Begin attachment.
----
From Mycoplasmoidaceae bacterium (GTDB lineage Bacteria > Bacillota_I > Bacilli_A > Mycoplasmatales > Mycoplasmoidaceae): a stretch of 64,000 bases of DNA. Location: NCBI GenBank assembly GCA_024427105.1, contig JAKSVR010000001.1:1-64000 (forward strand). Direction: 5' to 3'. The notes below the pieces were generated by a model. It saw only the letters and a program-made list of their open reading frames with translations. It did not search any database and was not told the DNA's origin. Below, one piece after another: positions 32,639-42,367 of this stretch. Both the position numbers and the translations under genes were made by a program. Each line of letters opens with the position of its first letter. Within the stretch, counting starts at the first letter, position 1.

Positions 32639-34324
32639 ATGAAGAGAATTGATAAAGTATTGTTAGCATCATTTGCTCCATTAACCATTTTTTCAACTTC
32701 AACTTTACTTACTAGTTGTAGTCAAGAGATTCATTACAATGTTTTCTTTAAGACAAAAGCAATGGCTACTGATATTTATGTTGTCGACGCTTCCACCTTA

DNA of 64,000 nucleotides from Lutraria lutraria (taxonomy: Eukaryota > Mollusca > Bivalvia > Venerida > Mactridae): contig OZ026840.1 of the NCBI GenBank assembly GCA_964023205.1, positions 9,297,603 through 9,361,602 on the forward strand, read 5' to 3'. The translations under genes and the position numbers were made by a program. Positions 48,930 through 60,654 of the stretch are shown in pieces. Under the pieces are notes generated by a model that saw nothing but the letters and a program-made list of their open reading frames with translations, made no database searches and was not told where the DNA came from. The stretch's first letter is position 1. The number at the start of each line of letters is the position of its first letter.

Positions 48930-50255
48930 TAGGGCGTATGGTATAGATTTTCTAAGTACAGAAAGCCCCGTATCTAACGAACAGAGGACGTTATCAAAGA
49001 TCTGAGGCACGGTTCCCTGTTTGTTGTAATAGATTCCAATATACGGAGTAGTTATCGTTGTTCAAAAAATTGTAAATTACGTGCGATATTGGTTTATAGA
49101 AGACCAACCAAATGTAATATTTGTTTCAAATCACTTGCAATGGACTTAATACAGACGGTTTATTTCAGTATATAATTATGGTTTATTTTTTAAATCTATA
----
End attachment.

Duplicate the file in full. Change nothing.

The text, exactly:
From Mycoplasmoidaceae bacterium (GTDB lineage Bacteria > Bacillota_I > Bacilli_A > Mycoplasmatales > Mycoplasmoidaceae): a stretch of 64,000 bases of DNA. Location: NCBI GenBank assembly GCA_024427105.1, contig JAKSVR010000001.1:1-64000 (forward strand). Direction: 5' to 3'. The notes below the pieces were generated by a model. It saw only the letters and a program-made list of their open reading frames with translations. It did not search any database and was not told the DNA's origin. Below, one piece after another: positions 32,639-42,367 of this stretch. Both the position numbers and the translations under genes were made by a program. Each line of letters opens with the position of its first letter. Within the stretch, counting starts at the first letter, position 1.

Positions 32639-34324
32639 ATGAAGAGAATTGATAAAGTATTGTTAGCATCATTTGCTCCATTAACCATTTTTTCAACTTC
32701 AACTTTACTTACTAGTTGTAGTCAAGAGATTCATTACAATGTTTTCTTTAAGACAAAAGCAATGGCTACTGATATTTATGTTGTCGACGCTTCCACCTTA

DNA of 64,000 nucleotides from Lutraria lutraria (taxonomy: Eukaryota > Mollusca > Bivalvia > Venerida > Mactridae): contig OZ026840.1 of the NCBI GenBank assembly GCA_964023205.1, positions 9,297,603 through 9,361,602 on the forward strand, read 5' to 3'. The translations under genes and the position numbers were made by a program. Positions 48,930 through 60,654 of the stretch are shown in pieces. Under the pieces are notes generated by a model that saw nothing but the letters and a program-made list of their open reading frames with translations, made no database searches and was not told where the DNA came from. The stretch's first letter is position 1. The number at the start of each line of letters is the position of its first letter.

Positions 48930-50255
48930 TAGGGCGTATGGTATAGATTTTCTAAGTACAGAAAGCCCCGTATCTAACGAACAGAGGACGTTATCAAAGA
49001 TCTGAGGCACGGTTCCCTGTTTGTTGTAATAGATTCCAATATACGGAGTAGTTATCGTTGTTCAAAAAATTGTAAATTACGTGCGATATTGGTTTATAGA
49101 AGACCAACCAAATGTAATATTTGTTTCAAATCACTTGCAATGGACTTAATACAGACGGTTTATTTCAGTATATAATTATGGTTTATTTTTTAAATCTATA